Family Call for Answers Over Cremation of Tenzin Delek Rinpoche Print
Global Stage
Free Tibet   

Following confirmation that the body of Tibetan political prisoner Tenzin Delek Rinpoche was cremated in prison on the 16th July, Free Tibet has obtained letters from his family to prison authorities demanding that they provide legal justifications for their actions in the period around and following his death on Sunday, 12 July.

Tenzin Delek Rinpoche’s family had been denied access to him in the days before his death, despite being summoned by authorities to the prison in Chengdu from their home hundreds of kilometres away on 2nd July. Following his death, the authorities initially denied access to his body and stated their intention to cremate it in prison. The two letters from his sisters were written and submitted on Wednesday (15th July), after which authorities permitted family members and monks to see the body, before cremating it in prison against the family’s wishes. The letters:

·         noted that despite promises to do so, no death certificate was given to the family;

·         requested that the authorities specify the legal justification for failing to return his body to the family;

·         requested that the authorities provide the legal justification for prison staff being permitted to cremate his body;

·         requested a delay in cremation of the body as is permitted under new Chinese regulations concerning the bodies of prisoners;

·         proposed that if the body was returned, the family would not press for an investigation into the cause of death (the letter from his younger sister, Dolkar Lhamo, refers to this proposal as the family’s “humble wish”);

·         asked why they were not notified immediately of Tenzin Delek Rinpoche’s death, even though authorities knew their whereabouts in Chengdu at the time.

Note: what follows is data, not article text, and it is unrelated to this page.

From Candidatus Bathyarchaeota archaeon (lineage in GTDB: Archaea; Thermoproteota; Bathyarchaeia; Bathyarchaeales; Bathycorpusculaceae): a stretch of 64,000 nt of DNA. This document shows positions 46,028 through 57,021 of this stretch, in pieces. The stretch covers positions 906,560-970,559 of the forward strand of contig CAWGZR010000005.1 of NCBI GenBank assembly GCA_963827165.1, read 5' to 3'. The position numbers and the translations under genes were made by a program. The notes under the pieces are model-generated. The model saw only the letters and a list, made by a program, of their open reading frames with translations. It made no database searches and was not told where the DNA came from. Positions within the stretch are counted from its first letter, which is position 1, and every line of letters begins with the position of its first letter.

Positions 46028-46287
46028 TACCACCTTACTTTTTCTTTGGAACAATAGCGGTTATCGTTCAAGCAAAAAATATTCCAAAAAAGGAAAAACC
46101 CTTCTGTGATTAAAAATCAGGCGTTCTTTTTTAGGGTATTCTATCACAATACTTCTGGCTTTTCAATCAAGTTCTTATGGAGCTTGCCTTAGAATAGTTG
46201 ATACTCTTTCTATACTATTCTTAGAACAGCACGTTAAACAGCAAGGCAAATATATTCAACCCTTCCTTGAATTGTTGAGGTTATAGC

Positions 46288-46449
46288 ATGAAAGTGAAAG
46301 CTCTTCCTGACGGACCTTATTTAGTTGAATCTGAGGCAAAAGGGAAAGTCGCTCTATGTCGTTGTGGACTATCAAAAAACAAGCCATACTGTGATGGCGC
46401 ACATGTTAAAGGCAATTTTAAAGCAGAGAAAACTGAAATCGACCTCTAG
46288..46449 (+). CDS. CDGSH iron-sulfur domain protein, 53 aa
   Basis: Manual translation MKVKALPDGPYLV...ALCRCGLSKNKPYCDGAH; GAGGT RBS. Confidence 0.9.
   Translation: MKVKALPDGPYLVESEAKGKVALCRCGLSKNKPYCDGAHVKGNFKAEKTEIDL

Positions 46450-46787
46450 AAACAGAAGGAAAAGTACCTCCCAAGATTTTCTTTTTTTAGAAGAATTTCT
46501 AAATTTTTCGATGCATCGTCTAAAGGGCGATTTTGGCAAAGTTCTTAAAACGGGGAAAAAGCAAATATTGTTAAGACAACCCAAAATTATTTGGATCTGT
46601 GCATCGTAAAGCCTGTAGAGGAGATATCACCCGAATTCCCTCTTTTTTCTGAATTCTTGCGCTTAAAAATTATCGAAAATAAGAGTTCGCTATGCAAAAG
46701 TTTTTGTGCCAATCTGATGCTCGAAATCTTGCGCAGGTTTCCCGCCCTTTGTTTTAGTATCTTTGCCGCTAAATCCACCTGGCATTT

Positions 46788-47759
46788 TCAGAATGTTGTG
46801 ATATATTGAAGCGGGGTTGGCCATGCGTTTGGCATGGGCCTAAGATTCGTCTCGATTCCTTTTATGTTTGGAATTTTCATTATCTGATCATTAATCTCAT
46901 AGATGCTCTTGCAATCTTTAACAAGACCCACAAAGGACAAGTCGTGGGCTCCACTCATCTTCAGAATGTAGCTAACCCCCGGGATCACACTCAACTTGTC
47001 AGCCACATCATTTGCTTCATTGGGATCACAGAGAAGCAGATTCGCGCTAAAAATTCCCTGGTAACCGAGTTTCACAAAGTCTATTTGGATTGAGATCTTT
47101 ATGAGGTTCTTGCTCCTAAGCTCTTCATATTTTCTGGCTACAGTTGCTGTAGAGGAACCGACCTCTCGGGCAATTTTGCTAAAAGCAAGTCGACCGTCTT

Free Tibet director Eleanor Byrne-Rosengren said:

“In other parts of the world, even prisoners who have been executed by the state are returned to their families in time for funerals to take place. It’s clear from the personal appeal in this letter that the refusal to do so here caused Tenzin Delek Rinpoche’s family great anguish. Despite their grief, they have, nevertheless, been sure to seek specific answers and legal justifications for the actions of the authorities. The family’s bid to hold China’s government to account for its actions demands the support of international governments.

“Every aspect of Tenzin Delek Rinpoche’s case, from his conviction in a secret trial through to the recent denial of medical parole and now the cover-up over the cause of his death is in violation of basic legal principles and standards of common decency. This is a litmus test of the global community’s willingness to challenge China’s contempt for human and civil rights in Tibet: if our governments allow China impunity in such a high profile case, they are giving the green light to similar and worse abuses in future.”

The letters were submitted after Tenzin Delek Rinpoche’s sisters had been summoned by the authorities that day and read a document which they were told was his death certificate. They were also told that the man who read them the letter was the doctor who had examined the Rinpoche.

When the sisters asked if they could have the letter the authorities refused and instead asked them to give a thumbprint on the letter as acknowledgement of having been read the contents. When they refused they were detained but released later in the evening of the same day, after the younger sister passed out and collapsed.

In response to the sisters’ letters, the prison offered access to the body, while insisting it would still be cremated in jail. Initially the Tibetans who had gathered held firm and continued demanding the body.  Eventually they realised this was futile and a group of 18 monks went to the prison to change the Rinpoche's clothes and wash his body. At 6:30am a number of visitors were allowed into the prison to see the body but only two lamas and two relatives were allowed to stay and witness the cremation, which took place inside the prison. The crowd that had gathered outside the prison then dispersed.

One eyewitness said that the Rinpoche's lips and nails had turned black. As a result, many Tibetans believe that the Rinpoche had been poisoned.

The US State Department and organisations worldwide had called for the release of Tenzin Delek Rinpoche’s body to his family.

Last Updated on Saturday, 18 July 2015 20:33